Tŷ Mawr Wybrnant is a house located in the Wybrnant Valley, in the community of Bro Machno, near Betws-y-Coed in Conwy County Borough, North Wales. It was the birthplace of Bishop William Morgan, first translator of the whole Bible into Welsh. William Morgan was born in Tŷ Mawr Wybrnant in around 1545, the second son of John ap Morgan and Lowri, farmers and tenants of Maurice Wynn of Gwydir Castle near Llanrwst. The family must have been well thought of, as young William was sent to Gwydir Castle to be educated alongside the landlord’s children. He then went on to be educated at Cambridge, spending 10 years in study gaining his Bachelor and Master of Arts, a Bachelor of Divinity, along with an in-depth study of Greek and Hebrew – these skills would be invaluable to his mammoth task of translating the Bible. When the call came from Elizabeth I to have the Bible translated into Welsh, William Morgan set to work on this epic challenge that took 10 years to complete. It is estimated that 1000 copies of the original 1588 Bibles were printed, although today only around 20 copies survive, two of which are on display at Tŷ Mawr.
The Welsh had never been able to, nor allowed to worship in their own language. Henry VIII had ordered that only English Bibles be used in Wales, and before that, all religious services had been carried out in Latin. The translation marked a very important moment in the history of the Welsh language and in the history of Christianity. After the Acts of Union in 1536, Welsh had been denied official status and had been banned from the spheres of law and administration. William Morgan's book is claimed to be the most important ever published in Welsh as it reinforced the language's status. In Tudor Britain the Bible was the cornerstone of life, the backbone of society, only text that most ordinary people would have access to. His work gave the Welsh people easy access to biblical teachings and created a standard version of written Welsh for the first time. By the following century, largely down to his translation of the Bible, Wales had one of the highest levels of popular literacy in Europe.
Every Tudor house would have had a small piece of land that would have been used as the house garden, providing food crops, medicinal herbs, strewing herbs and dyeing plants to keep the household fed and healthy all year round. If you became ill in Tudor times, your first port of call would be the garden. Medicinal herbs were administered externally or internally, in a variety of forms and often with other herbs in carefully measured amounts. Some of remedies have been found by modern science to be effective, while others appeared to have worked but probably the patient recovered despite the use of the herb. Some were highly poisonous and their use may have led to many deaths. Tŷ Mawr would have been a very busy farmstead. The main living room would have had a mixture of smoke from the fire, cooking smells, animal smells, and a myriad of other, earthier smells. Before its stone floor was installed, Tŷ Mawr would probably have had a beaten earth floor painted in casein, which comes from milk, and is rather pungent when wet. People covered the floors with rushes or reeds (or woven mats of reeds or rushes), which were strewed with sweet smelling herbs such as lavender, marjoram, tansy, meadowsweet and rue. Not only did these herbs help disguise the smell, but many helped control fleas, other insects and bacteria. Dyeing herbs were used to colour fabrics. Alkanet (Anchusa officinalis) roots produce a red dye, the seed pods of woad (Isatis tinctoria) yield a blue dye and Dyer’s weld (Reseda luteola) provided a yellow dye. Culinary herbs were grown for flavouring sauces and meat and included borage, sage, thyme, rosemary, parsley and chives.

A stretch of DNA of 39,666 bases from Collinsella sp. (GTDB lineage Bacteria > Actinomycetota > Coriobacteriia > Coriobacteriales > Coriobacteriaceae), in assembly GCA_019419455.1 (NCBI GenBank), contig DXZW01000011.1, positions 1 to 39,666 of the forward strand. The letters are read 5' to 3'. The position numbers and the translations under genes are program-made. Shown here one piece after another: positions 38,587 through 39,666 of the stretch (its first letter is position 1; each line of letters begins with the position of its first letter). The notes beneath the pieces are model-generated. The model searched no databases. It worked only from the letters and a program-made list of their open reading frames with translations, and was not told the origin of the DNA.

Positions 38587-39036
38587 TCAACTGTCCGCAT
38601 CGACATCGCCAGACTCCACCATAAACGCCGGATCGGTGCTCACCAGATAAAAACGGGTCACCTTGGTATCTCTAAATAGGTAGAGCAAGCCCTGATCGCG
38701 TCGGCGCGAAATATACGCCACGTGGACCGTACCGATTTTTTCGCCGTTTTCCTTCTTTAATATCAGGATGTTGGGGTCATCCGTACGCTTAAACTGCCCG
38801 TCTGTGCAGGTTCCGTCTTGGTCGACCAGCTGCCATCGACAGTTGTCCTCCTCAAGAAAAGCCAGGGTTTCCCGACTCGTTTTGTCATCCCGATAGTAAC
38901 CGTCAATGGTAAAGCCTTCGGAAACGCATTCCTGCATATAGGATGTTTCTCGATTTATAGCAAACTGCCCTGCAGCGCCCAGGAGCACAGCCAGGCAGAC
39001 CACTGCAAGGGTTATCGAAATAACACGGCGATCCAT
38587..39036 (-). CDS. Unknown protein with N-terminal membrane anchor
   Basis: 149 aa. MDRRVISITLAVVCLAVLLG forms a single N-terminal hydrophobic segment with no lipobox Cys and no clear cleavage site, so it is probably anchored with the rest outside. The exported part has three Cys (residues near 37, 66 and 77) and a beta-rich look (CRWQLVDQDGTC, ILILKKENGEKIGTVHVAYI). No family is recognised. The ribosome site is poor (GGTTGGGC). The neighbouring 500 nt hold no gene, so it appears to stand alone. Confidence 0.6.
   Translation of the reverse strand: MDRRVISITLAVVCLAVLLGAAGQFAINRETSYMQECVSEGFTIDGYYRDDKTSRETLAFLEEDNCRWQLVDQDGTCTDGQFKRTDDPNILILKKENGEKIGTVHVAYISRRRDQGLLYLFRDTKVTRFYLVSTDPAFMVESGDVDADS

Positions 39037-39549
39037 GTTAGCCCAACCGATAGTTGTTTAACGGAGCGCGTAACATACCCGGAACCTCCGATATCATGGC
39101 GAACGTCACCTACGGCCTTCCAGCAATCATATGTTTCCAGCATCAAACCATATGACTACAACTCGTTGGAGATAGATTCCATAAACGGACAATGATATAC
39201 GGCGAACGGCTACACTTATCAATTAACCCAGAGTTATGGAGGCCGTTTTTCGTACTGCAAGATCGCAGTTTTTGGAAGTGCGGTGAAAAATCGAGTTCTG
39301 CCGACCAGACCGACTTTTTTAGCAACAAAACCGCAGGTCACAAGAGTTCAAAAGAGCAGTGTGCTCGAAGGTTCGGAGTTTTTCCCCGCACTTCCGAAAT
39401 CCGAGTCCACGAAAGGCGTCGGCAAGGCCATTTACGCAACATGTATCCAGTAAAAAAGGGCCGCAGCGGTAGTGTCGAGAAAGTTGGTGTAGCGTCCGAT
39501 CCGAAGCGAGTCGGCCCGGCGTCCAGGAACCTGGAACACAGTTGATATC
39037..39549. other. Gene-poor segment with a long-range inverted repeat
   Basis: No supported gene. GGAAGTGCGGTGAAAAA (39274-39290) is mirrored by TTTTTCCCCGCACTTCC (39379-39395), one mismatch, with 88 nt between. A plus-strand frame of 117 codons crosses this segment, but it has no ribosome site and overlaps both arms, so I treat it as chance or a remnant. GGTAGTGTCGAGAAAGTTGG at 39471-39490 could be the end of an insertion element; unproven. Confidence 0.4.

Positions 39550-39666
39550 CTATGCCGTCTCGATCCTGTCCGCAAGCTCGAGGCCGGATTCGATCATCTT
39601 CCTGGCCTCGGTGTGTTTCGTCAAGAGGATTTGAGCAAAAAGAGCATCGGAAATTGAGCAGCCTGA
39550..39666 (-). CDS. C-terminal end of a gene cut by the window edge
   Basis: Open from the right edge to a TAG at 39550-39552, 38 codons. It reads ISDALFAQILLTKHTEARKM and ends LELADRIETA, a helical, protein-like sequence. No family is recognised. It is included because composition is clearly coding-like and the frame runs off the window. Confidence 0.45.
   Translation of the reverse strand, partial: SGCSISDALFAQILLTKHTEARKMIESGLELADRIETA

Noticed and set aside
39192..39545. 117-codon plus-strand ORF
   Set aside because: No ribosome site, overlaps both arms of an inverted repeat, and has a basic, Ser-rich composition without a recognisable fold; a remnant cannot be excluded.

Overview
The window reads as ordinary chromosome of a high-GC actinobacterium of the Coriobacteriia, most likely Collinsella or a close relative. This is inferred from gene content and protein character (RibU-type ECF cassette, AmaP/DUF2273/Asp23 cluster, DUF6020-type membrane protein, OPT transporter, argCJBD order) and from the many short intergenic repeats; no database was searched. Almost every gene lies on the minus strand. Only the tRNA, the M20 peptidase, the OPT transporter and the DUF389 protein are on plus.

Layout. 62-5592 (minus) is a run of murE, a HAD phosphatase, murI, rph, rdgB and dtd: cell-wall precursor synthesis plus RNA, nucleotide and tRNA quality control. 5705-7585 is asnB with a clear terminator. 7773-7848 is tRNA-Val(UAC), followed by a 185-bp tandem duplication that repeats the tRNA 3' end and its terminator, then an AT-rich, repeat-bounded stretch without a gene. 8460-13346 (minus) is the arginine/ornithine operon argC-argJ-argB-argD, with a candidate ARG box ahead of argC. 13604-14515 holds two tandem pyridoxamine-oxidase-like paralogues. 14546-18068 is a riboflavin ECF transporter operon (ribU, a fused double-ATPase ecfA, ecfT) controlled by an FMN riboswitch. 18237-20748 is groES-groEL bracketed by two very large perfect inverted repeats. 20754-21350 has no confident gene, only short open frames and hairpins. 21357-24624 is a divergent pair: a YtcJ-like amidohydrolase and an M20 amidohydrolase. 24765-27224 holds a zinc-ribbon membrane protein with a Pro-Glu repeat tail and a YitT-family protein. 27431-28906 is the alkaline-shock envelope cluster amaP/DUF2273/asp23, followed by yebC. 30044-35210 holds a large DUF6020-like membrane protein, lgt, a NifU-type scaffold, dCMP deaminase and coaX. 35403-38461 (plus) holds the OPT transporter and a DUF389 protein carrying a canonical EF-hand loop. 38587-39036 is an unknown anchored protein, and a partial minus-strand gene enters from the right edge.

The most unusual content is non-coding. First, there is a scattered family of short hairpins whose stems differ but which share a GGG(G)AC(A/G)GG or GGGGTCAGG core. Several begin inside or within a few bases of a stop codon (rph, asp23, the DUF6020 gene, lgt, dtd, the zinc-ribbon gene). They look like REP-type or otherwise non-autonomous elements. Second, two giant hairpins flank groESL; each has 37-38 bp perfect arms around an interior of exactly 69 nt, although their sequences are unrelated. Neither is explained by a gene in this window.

The rich ate mostly a high protein diet with bread. Vegetables were a staple of the less well off. As a rule they didn’t serve them with meat like our traditional Sunday lunch, but used them in a pottage, which is a thick soup or stew, which consisted of peas, milk, egg yolks, breadcrumbs and parsley which would be flavoured with saffron and ginger. Vegetables also played a role in herbal medicine, turnips were a remedy for coughs and onions could be used to cure the bite of a mad dog (there are many cures for this condition probably due to a large number of dogs possibly with rabies). The Physicians of Myddfai rated the medicinal properties of the leek highly and devoted a section to the ‘Manifold virtues of the leek’ which include treatments for headaches, deafness, ulcers, boils, flatulence and as an aid for women who want children.
Separate parking spaces, 20 yards (car park adjoining property). Adapted toilet across the bridge from the property. The grounds are partly accessible (and very pretty), with some uneven paths. The Building has a level, accessible entrance. Ground floor has uneven floors with slate flagstones. Steep wooden staircase with roped handrail to other floor. Interpretation panels within exhibition room. Seating in exhibition room. Wheelchair access is to the ground floor only. Assistance dogs are welcome. The Afon Wybrnant is the stream near which the house is located, and its name is usually appended to the house's name to distinguish it from other Tŷ Mawrs. The origins of the name Wybrnant are not wholly known. Although nant denotes a small stream and wybr is an old word for sky or cloud, some would have it that the word is derived from a corruption of gwiber, meaning "adder" or "viper". According to legend, long ago a gwiber was a huge flying snake, and one lived in this valley.
Location : Penmachno, Betws-y-Coed, Conwy, LL25 0HJ
Transport : Betws-y-Coed (National Rail) then bus. Bus Routes :Llanrwst to Cwm Penmachno, alight Penmachno, then 2-mile walk.
Opening Times : Thursday to Sunday 12:00 to 17:00
Tickets : Adults £3.50; Children £1.75
Tel : 01690 760213